Drug implants are designed to serve the same purpose as their pill and injection counterparts – to treat addiction. The implant blocks opiates for around 2-6 months; a depot injection permitted for medical use in Russia and the US lasts about a month. This prevents the need to take medicine daily, theoretically overcoming the main downside of oral drugs – that individuals often stop taking the tablets and fall back to using the substance.
While one month may not seem like adequate time, it might be an invaluable extension for different interventions suitable to a subset group of patients depending on their circumstances and characteristics – especially those who are prepared to quit using.
Depot injections and implants of Naltrexone are yet to be licensed for medical use in the UK and Australia. Although they can be prescribed, both the doctor and patient must assume responsibility for using the drug, which hasn’t met the efficacy and safety standards involved in licensing.
The United States FDA approves Buprenorphine implant as a treatment of opioid addiction. The medical rods are meant to offer a continuous release of a low dose of the drug over six months. Ideal candidates for implant technology should be clinically stable on other approved buprenorphine treatment systems like films or tablets for at least six months.
Probuphine, a newly approved form of Buprenorphine, is implanted under the skin in the upper arm and removed once the treatment is over. However, most treatment centers include it as part of a holistic treatment plan that’s customized to the patient.
Drug implants offer vast benefits when compared to other dosage forms. For starters, these devices allow the drug to be administered at a specific site where it is most needed. Additionally, the implants allow for a significantly lower dosage of medicines, which can lower potential side effects.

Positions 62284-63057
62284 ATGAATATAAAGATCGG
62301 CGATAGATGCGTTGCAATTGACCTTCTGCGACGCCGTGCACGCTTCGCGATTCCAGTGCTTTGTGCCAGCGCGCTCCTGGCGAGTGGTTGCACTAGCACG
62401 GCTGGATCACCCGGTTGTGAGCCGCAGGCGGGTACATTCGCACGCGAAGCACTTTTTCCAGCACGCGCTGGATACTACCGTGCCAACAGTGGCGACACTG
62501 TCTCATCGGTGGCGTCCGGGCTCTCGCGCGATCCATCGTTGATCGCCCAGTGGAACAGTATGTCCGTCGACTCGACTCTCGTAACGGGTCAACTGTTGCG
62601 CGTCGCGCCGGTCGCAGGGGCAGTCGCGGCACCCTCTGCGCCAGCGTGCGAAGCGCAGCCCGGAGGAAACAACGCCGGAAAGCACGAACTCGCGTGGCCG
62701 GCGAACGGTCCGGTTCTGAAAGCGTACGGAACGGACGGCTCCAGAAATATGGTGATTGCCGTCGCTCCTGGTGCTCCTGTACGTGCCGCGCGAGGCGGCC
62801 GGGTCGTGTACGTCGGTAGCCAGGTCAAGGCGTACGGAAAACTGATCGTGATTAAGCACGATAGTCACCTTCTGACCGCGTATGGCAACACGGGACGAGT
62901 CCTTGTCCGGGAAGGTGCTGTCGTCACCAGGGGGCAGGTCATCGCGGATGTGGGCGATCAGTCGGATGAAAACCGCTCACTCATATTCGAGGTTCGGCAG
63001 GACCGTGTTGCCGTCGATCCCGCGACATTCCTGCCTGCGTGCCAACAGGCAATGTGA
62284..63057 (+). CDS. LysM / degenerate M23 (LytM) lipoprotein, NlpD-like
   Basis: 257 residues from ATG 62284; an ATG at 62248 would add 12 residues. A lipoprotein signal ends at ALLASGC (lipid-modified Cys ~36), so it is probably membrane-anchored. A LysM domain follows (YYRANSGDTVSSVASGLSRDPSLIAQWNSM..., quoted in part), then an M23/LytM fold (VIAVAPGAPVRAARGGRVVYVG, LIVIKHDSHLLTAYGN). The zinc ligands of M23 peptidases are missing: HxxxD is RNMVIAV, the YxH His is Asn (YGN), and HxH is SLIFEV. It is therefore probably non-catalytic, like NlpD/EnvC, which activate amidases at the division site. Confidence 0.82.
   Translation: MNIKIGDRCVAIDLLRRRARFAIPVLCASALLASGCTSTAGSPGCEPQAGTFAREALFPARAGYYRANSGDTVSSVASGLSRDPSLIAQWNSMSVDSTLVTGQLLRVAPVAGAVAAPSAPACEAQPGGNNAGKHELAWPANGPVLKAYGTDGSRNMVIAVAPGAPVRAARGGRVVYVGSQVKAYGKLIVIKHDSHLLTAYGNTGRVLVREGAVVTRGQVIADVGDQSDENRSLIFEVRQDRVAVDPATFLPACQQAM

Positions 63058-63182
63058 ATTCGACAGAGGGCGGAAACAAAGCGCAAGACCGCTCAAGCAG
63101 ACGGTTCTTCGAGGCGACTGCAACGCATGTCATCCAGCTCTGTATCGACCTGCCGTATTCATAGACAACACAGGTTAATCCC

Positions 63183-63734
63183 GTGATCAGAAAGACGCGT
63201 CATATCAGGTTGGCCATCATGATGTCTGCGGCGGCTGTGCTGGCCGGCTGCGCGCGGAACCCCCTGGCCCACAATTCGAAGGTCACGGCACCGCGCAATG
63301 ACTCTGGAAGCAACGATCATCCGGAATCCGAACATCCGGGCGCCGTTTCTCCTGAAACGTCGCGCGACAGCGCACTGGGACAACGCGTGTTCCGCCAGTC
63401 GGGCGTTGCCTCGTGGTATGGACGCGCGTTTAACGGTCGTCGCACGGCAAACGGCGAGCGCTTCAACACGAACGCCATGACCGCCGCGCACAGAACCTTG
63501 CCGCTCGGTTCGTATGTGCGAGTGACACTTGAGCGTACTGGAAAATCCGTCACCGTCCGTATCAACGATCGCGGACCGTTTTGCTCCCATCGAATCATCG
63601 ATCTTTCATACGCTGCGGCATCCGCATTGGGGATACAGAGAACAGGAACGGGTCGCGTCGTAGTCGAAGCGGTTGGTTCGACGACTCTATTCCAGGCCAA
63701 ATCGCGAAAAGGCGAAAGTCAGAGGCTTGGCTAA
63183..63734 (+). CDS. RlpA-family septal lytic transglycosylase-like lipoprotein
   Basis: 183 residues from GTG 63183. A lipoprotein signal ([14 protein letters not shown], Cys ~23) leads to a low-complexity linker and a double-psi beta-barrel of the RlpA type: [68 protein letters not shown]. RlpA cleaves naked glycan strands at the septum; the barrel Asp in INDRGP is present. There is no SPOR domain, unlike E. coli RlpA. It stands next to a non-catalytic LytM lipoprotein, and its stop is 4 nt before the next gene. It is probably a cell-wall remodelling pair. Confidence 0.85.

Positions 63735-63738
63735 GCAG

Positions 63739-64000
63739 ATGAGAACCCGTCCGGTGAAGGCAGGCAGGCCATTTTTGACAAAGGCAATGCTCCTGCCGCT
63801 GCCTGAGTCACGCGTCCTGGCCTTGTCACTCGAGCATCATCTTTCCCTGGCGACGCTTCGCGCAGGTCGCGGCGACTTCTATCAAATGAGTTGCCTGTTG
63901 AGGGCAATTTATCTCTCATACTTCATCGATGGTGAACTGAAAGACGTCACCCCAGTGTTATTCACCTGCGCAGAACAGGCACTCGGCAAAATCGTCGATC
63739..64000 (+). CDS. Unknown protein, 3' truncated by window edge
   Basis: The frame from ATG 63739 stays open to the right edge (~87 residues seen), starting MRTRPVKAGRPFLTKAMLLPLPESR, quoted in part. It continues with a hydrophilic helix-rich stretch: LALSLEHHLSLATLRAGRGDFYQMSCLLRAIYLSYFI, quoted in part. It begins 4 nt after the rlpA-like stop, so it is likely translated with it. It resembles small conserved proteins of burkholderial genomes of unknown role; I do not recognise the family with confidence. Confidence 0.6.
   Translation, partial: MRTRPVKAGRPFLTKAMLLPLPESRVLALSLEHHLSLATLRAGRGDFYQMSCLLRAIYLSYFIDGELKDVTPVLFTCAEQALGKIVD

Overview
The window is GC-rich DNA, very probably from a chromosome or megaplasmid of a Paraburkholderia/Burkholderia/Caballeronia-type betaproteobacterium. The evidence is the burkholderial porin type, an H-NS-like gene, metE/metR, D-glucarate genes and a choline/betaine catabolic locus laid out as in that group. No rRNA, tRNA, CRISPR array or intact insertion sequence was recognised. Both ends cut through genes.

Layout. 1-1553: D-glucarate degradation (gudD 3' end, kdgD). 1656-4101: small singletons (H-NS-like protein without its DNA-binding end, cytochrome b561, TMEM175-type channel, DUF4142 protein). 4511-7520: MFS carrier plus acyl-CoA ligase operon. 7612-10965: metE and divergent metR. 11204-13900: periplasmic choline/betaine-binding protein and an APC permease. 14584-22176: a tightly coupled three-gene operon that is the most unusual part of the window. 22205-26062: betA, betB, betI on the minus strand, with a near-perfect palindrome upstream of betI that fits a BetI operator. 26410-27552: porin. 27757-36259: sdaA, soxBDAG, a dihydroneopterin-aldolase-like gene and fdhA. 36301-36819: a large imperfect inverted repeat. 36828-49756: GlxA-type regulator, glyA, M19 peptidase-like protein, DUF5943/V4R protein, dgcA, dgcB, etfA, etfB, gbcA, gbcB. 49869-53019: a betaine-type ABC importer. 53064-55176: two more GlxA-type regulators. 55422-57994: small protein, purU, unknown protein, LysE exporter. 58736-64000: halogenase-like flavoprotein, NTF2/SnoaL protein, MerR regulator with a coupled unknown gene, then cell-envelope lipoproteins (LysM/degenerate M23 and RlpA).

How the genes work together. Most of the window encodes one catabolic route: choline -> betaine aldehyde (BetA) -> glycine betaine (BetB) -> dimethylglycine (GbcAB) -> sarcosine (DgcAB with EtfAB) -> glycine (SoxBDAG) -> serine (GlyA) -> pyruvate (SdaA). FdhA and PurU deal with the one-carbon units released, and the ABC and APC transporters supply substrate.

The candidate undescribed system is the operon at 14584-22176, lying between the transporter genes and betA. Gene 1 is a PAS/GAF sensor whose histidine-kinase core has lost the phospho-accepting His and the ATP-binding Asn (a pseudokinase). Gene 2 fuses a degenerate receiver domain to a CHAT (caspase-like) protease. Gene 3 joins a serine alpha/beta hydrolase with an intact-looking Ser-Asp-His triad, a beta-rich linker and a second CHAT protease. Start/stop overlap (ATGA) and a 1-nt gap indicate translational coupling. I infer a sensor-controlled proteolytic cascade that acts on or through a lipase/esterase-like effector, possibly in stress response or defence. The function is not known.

There is also the aspect of sustained-release, which cuts out the risk of drug delivery outside of the therapeutic window. Last but not least, drug implants ensure patient compliance since the regime is generally less daunting than weekly injections or taking pills daily.
One of the significant downsides of implantation drugs is their invasive nature. Since they are placed under the skin, there is a small chance of surgery-related complications. And while unlikely, there is also the risk of device failure and biocompatibility issues.
Drug implants can be effective in minimizing cravings and preventing relapse. Unlike oral medications that come with complications of forgetting or failing to take the daily dose, an implant lasts long and ensures a sustained release.
Although more research is required to substantiate the findings, different studies reveal that drug implants may help stop the addiction. For instance, one study showed that Naltrexone implants, which block opiate-type drugs for months, helped addicts in Norway prevent relapse and overdoses after detox.
Another 2014 systemic review analyzed different study results from nine studies, matching Naltrexone implant to oral Naltrexone or placebo and established that the implants were more effective than both oral Naltrexone and placebo.